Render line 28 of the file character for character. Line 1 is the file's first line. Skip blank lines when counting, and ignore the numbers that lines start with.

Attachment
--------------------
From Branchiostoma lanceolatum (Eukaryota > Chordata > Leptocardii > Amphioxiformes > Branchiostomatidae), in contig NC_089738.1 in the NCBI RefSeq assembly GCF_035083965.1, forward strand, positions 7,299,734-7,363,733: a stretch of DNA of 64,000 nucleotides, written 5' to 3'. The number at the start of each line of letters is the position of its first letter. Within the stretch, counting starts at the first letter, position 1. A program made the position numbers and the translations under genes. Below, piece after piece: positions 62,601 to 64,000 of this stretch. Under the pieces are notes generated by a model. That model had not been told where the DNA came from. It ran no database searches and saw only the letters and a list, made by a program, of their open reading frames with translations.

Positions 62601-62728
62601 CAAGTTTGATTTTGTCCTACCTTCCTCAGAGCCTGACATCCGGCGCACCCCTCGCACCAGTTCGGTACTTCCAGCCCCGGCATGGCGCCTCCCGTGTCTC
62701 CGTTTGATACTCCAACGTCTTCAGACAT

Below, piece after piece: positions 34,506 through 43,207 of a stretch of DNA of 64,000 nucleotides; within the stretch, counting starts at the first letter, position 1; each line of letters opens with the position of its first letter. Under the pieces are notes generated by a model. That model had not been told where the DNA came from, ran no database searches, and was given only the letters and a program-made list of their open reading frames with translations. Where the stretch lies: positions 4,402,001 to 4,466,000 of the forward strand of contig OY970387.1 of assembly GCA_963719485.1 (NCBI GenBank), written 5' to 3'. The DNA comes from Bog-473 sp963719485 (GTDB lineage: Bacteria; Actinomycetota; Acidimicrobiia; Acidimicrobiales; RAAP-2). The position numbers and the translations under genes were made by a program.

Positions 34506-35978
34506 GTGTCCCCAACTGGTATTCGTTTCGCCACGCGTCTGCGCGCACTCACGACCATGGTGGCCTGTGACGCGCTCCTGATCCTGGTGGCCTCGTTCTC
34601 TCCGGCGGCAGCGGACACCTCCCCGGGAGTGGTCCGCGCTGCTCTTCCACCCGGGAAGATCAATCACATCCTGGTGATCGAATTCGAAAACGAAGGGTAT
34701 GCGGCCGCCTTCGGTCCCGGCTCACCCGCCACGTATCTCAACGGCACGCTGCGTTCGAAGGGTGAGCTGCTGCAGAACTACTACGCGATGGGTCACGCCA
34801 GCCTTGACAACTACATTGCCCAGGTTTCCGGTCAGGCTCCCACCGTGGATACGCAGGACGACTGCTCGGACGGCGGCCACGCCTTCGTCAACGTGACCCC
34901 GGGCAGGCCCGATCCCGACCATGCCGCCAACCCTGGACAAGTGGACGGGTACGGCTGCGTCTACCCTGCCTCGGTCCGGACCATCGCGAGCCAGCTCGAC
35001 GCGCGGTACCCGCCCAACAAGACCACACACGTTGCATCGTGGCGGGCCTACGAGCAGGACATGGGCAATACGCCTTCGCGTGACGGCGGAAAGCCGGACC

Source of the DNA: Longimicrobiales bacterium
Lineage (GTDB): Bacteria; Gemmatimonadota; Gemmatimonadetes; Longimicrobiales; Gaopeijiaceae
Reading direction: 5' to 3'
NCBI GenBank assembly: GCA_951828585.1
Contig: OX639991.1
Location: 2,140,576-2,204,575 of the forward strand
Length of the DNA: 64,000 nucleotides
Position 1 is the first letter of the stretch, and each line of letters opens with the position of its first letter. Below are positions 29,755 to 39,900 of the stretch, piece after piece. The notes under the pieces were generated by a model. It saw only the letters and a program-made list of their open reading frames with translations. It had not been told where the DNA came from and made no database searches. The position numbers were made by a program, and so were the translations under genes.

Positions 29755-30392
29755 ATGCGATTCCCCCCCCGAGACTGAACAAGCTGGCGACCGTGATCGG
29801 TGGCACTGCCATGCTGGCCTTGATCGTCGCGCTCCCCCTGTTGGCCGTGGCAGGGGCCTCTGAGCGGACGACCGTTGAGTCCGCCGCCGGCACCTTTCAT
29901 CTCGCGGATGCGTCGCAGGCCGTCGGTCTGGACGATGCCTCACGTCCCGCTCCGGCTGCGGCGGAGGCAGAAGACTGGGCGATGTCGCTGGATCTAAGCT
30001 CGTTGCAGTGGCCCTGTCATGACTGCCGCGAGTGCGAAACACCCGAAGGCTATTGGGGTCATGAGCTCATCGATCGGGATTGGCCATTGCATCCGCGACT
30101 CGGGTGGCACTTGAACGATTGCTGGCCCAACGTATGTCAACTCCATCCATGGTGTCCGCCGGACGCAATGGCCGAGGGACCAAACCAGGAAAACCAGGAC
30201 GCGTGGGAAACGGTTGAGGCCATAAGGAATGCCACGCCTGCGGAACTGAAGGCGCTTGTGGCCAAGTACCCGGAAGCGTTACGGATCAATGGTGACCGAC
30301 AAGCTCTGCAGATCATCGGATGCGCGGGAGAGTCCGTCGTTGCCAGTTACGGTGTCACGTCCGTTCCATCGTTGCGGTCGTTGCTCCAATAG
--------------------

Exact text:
30301 AAGCTCTGCAGATCATCGGATGCGCGGGAGAGTCCGTCGTTGCCAGTTACGGTGTCACGTCCGTTCCATCGTTGCGGTCGTTGCTCCAATAG